Trumbo’s only other Derby appearance came in Kansas City in 2012, but he put on a show, hitting 13 home runs in the first two rounds combined and missing out on the finals only after losing a swing-off to Jose Bautista, who had led the majors in home runs the previous two seasons. To reach the finals this year, Trumbo may have to survive a second-round matchup with Stanton, but if there’s any hitter who could match the Marlins' slugger moonshot for moonshot, it’s him.
Todd Frazier, 3B, White Sox
2016 HR (HR/Con): 25 (10.5%)
Career HR (HR/Con): 133 (6.6%)
Average Distance: 391 feet
Long: 427 feet
Avg. Exit Velocity: 103 mph (High: 109)
The defending Derby champion, Frazier made it to the finals at Target Field in 2014 and won the event in Cincinnati last year. Frazier hit second in last year’s finals and was faced with the challenge of besting rookie Joc Pederson’s 14 home runs, which tied Frazier’s first-round total for the most in any round since back-to-back champion Yoenis Cespedes’s opening salvo in 2013. Frazier rose to the challenge by tying Pederson in his allotted four minutes, then hitting the Derby-winning home run on the first pitch of his bonus time. In the process, he tied Pederson for the second-best home run total in a single derby with 39, trailing only Bobby Abreu’s 41 in 2005.
That performance, along with the fact that he has reached the finals each of the last two years and that he won’t have to face Trumbo or Stanton in either of the first two rounds makes Frazier the favorite to reach the finals yet again. If he does so, he’ll be come the first player to make the finals three straight seasons since Sammy Sosa did from 2000 to '02, winning in only the first of those years.
Adam Duvall, OF, Reds
2016 HR (HR/Con): 23 (10.8%)
Career HR (HR/Con): 31 (10.2%)
Average Distance: 401 feet
Long: 457 feet
Avg. Exit Velocity: 103 mph (High: 110)
Selected four spots ahead of Joc Pederson in the 11th round of the 2010 draft, Duvall has always had big-time power; what he lacked was a position and a major league opportunity. Drafted as a second baseman, he moved to third base, then first, then leftfield in the Giants' system before being flipped to the Reds in last year’s Mike Leake trade. Born, raised and matriculated in Louisville, he has found a home in nearby Cincinnati this season, emerging as the full-time leftfielder of the rebuilding Reds and earning the nickname “The Louisville Slugger” by hitting 23 home runs, fewer than only Trumbo, Frazier and Kris Bryant in the first half.
Duvall's All-Star selection may have been generous—he was Cincinnati's lone representative until Jay Bruce replaced the Cubs' Dexter Fowler on the roster—but he belongs in the Derby. In Duvall's young major league career, 30.4% of his hits have been home runs; no active major leaguer with 100 or more career hits (Duvall has 103) has a higher percentage. He poses a significant threat to home-team entrant Wil Myers in the first round.
Robinson Cano, 2B, Mariners
2016 HR (HR/Con): 21 (6.8%)
Career HR (HR/Con): 260 (4.3%)
Average Distance: 393 feet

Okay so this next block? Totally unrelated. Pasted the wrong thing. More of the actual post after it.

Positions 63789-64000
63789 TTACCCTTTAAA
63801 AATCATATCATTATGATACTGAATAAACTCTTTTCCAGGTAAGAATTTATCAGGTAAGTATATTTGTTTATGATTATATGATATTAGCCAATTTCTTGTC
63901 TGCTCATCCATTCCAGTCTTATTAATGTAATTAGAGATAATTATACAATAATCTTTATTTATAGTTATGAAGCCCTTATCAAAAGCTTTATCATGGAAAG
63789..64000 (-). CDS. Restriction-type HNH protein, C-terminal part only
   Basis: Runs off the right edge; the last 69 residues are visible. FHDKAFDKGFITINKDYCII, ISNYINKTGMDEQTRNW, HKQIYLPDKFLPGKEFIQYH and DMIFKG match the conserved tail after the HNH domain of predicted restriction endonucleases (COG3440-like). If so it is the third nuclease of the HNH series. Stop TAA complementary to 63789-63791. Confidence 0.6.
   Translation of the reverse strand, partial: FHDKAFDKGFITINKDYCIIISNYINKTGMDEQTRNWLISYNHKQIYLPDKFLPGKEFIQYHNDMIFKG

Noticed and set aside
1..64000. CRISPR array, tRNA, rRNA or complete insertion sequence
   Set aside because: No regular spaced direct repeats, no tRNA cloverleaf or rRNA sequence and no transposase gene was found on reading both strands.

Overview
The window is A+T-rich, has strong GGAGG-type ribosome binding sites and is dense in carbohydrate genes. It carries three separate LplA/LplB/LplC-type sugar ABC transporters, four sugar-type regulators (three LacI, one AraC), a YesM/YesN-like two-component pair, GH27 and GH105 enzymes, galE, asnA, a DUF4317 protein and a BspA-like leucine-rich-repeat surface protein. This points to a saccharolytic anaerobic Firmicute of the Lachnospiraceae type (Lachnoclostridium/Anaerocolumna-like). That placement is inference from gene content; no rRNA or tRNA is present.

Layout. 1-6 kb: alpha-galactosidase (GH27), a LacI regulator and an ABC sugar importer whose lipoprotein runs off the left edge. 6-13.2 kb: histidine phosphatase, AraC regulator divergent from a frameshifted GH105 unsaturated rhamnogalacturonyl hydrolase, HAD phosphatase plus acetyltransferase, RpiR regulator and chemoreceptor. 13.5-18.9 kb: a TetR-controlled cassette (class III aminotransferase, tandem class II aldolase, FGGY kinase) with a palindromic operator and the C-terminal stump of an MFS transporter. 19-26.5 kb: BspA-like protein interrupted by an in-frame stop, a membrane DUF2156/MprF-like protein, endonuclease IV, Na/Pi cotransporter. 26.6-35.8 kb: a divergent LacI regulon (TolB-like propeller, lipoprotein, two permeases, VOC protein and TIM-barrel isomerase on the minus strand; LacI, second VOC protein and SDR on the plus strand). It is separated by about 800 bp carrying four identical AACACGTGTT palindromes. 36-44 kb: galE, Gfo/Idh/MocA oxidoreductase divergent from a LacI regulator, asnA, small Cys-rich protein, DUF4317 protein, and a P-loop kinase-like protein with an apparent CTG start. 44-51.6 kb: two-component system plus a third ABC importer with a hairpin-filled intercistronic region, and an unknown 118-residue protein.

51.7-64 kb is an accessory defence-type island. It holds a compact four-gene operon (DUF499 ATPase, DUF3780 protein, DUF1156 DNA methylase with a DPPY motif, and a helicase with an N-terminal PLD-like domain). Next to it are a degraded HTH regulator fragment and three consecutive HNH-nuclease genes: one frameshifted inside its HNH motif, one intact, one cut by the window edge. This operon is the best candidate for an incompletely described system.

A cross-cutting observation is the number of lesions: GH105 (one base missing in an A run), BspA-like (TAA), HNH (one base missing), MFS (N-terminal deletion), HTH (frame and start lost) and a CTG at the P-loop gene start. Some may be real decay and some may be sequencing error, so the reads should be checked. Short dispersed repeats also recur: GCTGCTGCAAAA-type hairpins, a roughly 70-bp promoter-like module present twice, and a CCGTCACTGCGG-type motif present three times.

Long: 427 feet
Avg. Exit Velocity: 104 mph (High: 109.9)
The 2011 Derby champion returns to the event for the first time since '13. Cano’s 32 home runs at Arizona's Chase Field in 2011 are tied for the fourth most ever in a single derby, but he managed just four more in the next two derbies combined, failing to homer amid taunts from the Kauffman Stadium crowd in '12, when, as captain of that year’s American League Derby team, he declined to include Billy Butler, the Royals’ leader in home runs.
Four years later, Butler has managed just two home runs for the A’s, and Cano is enjoying his best power season since 2012, having already matched his '15 home run total with 21. Cano’s power dipped in his first season with the Mariners in 2014, and he got off to an awful start in '15 due to injury, illness and the loss of his paternal grandfather. Since June 22 of last season, however, he has hit 40 home runs in 785 plate appearances, a rate of 37 per 162 games.
Giancarlo Stanton, OF, Marlins
2016 HR (HR/Con): 20 (11.5%)
Career HR (HR/Con): 201 (10.5%)
Average Distance: 420 feet
Long: 475 feet
Avg. Exit Velocity: 110 mph (High: 116)
Stanton is nothing less than the most powerful hitter in the major leagues. The six hardest-hit fair balls in the majors this season and the second-longest home run have all come off his bat. Among the eight contestants in this year’s Derby, none has a higher average exit velocity on his home runs than Stanton’s spectacular 110 mph, and only Gonzalez, who is aided by Denver’s thin air, has a longer average distance on his round-trippers than Stanton’s 420 feet. Sixteen of Stanton’s 20 home runs have traveled 400 feet or further this season—a larger percentage of his home runs surpassed 400 feet than any other entrant in this year’s Derby. Stanton also leads the pack in home runs on contact both for this season and career.
Despite all of that, this will be just Stanton’s second Derby appearance, and he was a bit of a disappointment in his first in 2014. He did hit six home runs in the first round of that Derby—one of them a 510-foot monster that almost left Minnesota's Target Field entirely—and advanced to the second round, but he went homerless in his next turn, falling short of the finals. He has a tough road to the finals this year, matching up with Cano in the first round with Trumbo likely waiting from him in the semifinals. He’s coming in hot, though, having hit five home runs in the final five games of the first half and boasting a .714 slugging percentage with eight home runs over his last 17 starts dating back to June 20.